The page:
USB Type-C: the single cable of the future
USB Type-C promises to make all other cables and connectors redundant as it delivers power and high-speed data connectivity combined, but there are a few things to look out for.
USB is one of the most successful connectivity technologies and has been used in practically all types of electronic device and system for many years; the familiar form factors of Type-A (the original, full-size USB plug) and Type-B are ubiquitous in consumer devices such as PCs and smartphones. A new version of the connectors, Type-C, has been heralded as a major step forward for consumer electronics as it is much smaller than USB Type-A connectors, with enough bandwidth for a HD video signal (10 Gbps) plus enough power capability to charge a laptop (up to 100 W). The idea is that USB-C cables will eventually replace all the older style connectors, both large and small, in all types of devices with a single type of cable that can be used for everything. USB-C connectors and cable products are now available from manufacturers including TE Connectivity and Molex, and RS Components offers its own RS Pro range.
One of USB-C’s biggest selling points is its compact size, especially its minimal thickness. The connector itself, at 2.4 mm, is slightly thicker than today’s micro-USB connector but much thinner than the 4.5 mm-thick USB Type-A plugs we still use. The first mainstream product to use USB Type-C connector, the 12″ Apple MacBook released in March 2015, is just 13.1 mm thick at its thickest point, and it has only a single USB port which does everything, other than the 3.5 mm headphone jack. This is all thanks to USB-C. Other early adopters of the technology include Nokia’s N1 tablet and Google’s Chromebook Pixel laptop.
Another big selling point is that USB-C connectors and cables are designed to be easy to use. The connectors are symmetrical and can be plugged in either way up, saving a lot of time and reducing the risk of damaging either the male or female connectors by trying to force connectors in upside down. The cables can also be plugged in either way around as they have the same connector on each end. To make this happen, there is additional circuitry inside USB-C cables to ensure power and data travel in the correct directions. This includes an IC which allows the connector to determine whether it’s plugged into a host or peripheral device.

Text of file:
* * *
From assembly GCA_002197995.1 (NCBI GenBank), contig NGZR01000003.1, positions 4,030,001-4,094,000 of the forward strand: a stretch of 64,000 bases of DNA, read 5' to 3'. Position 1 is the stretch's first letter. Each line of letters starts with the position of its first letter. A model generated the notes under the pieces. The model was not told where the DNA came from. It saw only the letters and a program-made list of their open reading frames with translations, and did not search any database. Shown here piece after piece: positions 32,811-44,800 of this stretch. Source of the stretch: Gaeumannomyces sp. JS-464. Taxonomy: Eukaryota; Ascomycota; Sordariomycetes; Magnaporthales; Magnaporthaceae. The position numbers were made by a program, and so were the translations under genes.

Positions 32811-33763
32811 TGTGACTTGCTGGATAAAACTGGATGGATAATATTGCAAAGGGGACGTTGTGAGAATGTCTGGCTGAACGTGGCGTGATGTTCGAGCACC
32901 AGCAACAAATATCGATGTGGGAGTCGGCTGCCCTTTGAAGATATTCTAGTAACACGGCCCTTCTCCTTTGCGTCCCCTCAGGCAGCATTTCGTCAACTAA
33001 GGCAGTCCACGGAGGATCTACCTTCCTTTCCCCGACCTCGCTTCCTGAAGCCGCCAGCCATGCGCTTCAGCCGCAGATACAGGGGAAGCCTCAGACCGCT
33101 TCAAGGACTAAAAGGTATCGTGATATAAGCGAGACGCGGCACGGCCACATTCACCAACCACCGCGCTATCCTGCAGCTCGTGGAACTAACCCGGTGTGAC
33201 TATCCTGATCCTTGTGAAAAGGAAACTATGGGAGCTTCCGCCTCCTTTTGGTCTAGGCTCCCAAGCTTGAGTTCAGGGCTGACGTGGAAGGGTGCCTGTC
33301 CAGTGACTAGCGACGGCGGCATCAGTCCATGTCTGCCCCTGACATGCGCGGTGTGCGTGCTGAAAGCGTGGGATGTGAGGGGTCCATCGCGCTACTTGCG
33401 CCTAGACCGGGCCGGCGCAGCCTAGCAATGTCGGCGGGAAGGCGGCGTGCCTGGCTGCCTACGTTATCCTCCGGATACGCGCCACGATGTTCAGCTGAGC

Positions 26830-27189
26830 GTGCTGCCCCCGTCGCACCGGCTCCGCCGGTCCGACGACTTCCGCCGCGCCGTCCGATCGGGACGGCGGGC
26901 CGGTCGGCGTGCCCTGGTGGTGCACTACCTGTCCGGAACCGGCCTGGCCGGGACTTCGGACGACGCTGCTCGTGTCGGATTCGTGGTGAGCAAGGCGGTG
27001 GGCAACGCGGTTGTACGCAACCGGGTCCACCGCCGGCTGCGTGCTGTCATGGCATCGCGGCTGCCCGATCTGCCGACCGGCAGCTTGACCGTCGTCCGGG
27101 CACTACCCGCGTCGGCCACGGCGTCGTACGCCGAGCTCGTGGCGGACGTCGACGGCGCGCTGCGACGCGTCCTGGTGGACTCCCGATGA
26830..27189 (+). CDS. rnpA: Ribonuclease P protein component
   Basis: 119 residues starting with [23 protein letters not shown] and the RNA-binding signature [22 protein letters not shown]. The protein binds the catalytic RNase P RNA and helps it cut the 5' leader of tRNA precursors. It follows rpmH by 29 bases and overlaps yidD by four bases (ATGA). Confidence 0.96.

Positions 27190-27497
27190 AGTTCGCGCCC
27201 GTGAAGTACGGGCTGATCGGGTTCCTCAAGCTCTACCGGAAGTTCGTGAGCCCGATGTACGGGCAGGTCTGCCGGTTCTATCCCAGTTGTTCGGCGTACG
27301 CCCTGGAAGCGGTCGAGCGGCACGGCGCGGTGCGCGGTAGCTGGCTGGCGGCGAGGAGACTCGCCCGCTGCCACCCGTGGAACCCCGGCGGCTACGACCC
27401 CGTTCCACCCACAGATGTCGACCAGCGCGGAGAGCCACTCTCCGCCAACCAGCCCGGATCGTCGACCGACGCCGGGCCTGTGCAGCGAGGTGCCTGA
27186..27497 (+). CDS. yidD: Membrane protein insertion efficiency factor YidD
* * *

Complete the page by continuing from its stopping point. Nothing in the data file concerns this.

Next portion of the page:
Other much-quoted benefits of USB-C connectors and cables include their bandwidth and power-carrying capabilities. However, while these features require Type-C connectors to work, they are also dependent on the standards used by the device itself.
In terms of speed, Type-C connectors enable 10 Gbps signals — enough to carry high-definition video such as DisplayPort 4K resolution signals. This is a feature of the USB 3.1 standard, which doubles the speed of USB 3.0 but requires Type-C connectors and cables. In other words, to get the advertised speed, you need both USB 3.1 on the device and a Type-C port. The two are not mutually exclusive; a device could feasibly use Type-C for its power properties without supporting fast data speeds. For example, a USB 3.0 device with a Type-C port, connected via a Type-C cable, will still be limited to 5 Gbps as that is the maximum speed of USB 3.0.
Power-wise, USB-C connectors and cables are designed to carry up to 100 W — enough to charge laptops and bigger devices. Confusingly, though, the high power capability is part of another standard called USB Power Delivery (USB PD), which is separate from USB 3.1. It’s perfectly possible to have a USB 3.1 device that does not support USB PD — and then even with a Type-C cable, the full 100 W will not be possible. Assuming the device is USB PD compatible, then Type-C cables enable five power profiles: 10 W (5 V, 2 A), 18 W (12 V, 1.5 A), 36 W (12 V, 3 A), 60 W (20 V, 3 A) and 100 W (20 V, 5 A). It’s also important to note that these power levels can be reached while data is being transferred simultaneously. The limit for previous generations of USB and older connectors was considerably lower, but by using the connectors/cables only for power delivery (not data), manufacturers could get around this and get enough power through to charge small batteries such as in smartphones.